But the development of fast computers, along with other sensitive electronic controls, opened a new chapter in the history of machines. It vastly expanded the possibilities of automation. As the mathematician Norbert Wiener, who helped write the prediction algorithms for the Allies’ automated antiaircraft gun, explained in his 1950 book The Human Use of Human Beings, the advances of the 1940s enabled inventors and engineers to go beyond “the sporadic design of individual automatic mechanisms.” The new technologies, while designed with weaponry in mind, gave rise to “a general policy for the construction of automatic mechanisms of the most varied type.” They opened the way for “the new automatic age.”
Beyond the pursuit of progress and productivity lay another impetus for the automatic age: politics. The postwar years were characterized by intense labor strife. Managers and unions battled in most American manufacturing sectors, and the tensions were often strongest in industries essential to the federal government’s Cold War buildup of military equipment and armaments. Strikes, walkouts, and slowdowns were daily events. Military and industrial planners saw automation as a way to shift the balance of power from workers to management. Electronically controlled machinery, declared Fortune magazine in a 1946 cover story titled “Machines without Men,” would prove “immensely superior to the human mechanism,” not least because machines “are always satisfied with working conditions and never demand higher wages.” An executive with Arthur D. Little, a leading management and engineering consultancy, wrote that the rise of automation heralded the business world’s “emancipation from human workers.”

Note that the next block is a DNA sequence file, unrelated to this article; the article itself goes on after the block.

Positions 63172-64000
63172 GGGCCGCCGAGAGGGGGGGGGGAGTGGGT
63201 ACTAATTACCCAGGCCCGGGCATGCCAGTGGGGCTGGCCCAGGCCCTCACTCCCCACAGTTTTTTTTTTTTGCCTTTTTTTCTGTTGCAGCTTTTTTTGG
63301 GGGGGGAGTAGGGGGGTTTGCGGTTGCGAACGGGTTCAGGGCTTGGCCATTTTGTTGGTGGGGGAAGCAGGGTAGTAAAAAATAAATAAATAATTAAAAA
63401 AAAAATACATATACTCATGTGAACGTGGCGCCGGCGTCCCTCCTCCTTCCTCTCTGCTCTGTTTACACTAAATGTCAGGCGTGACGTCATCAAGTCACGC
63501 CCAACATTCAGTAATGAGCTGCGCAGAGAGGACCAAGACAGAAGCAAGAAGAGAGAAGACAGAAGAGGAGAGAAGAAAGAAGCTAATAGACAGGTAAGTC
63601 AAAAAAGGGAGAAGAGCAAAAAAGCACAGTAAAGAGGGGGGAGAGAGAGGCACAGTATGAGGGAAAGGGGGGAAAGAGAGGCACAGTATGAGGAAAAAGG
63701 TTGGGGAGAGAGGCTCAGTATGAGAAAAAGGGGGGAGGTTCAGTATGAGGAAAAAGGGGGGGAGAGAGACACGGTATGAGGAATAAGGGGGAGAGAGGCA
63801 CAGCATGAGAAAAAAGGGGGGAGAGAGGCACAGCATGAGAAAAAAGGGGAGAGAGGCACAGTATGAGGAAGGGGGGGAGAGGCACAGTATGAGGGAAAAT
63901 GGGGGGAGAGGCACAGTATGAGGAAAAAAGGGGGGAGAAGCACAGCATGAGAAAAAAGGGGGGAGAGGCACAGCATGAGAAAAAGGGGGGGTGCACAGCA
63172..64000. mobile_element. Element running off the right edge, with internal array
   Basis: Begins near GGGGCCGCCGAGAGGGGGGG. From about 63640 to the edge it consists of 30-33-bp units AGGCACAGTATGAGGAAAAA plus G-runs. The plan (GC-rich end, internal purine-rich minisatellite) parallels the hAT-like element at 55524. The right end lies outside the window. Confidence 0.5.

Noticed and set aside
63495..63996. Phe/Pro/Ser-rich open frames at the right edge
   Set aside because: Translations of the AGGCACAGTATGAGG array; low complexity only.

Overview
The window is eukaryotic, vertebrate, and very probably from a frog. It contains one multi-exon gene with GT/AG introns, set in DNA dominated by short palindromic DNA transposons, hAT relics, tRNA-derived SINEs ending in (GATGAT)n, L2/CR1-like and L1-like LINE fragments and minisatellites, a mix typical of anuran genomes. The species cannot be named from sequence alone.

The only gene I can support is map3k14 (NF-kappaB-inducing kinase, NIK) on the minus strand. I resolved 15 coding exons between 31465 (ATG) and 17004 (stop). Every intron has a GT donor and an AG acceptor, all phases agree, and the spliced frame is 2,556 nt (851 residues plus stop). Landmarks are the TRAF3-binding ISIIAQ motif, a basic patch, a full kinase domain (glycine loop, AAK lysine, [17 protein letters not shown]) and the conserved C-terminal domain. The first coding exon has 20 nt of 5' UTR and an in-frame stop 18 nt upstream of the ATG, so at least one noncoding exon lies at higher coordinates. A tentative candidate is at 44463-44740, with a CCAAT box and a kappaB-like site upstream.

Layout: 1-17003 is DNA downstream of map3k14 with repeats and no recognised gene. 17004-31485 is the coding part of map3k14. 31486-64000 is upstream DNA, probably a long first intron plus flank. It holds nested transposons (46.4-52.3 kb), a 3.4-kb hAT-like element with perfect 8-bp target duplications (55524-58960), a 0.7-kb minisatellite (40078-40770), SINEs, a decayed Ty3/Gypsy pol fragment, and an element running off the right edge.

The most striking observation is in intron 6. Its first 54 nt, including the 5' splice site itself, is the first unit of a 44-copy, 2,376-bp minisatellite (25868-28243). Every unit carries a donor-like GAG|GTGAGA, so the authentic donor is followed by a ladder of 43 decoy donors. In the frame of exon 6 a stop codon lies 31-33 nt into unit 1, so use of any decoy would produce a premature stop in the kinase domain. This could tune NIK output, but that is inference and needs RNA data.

Along with reducing the need for laborers, particularly skilled ones, automated equipment provided business owners and managers with a technological means to control the speed and flow of production through the electronic programming of individual machines and entire assembly lines. When, at the Ford plants, control over the pace of the line shifted to the new automated equipment, the workers lost a great deal of autonomy. By the mid-1950s, the role of labor unions in charting factory operations was much diminished. The lesson would prove important: in an automated system, power concentrates with those who control the programming.
Image: Walker Evans photographs of American workers from the November 1946 edition of Fortune magazine.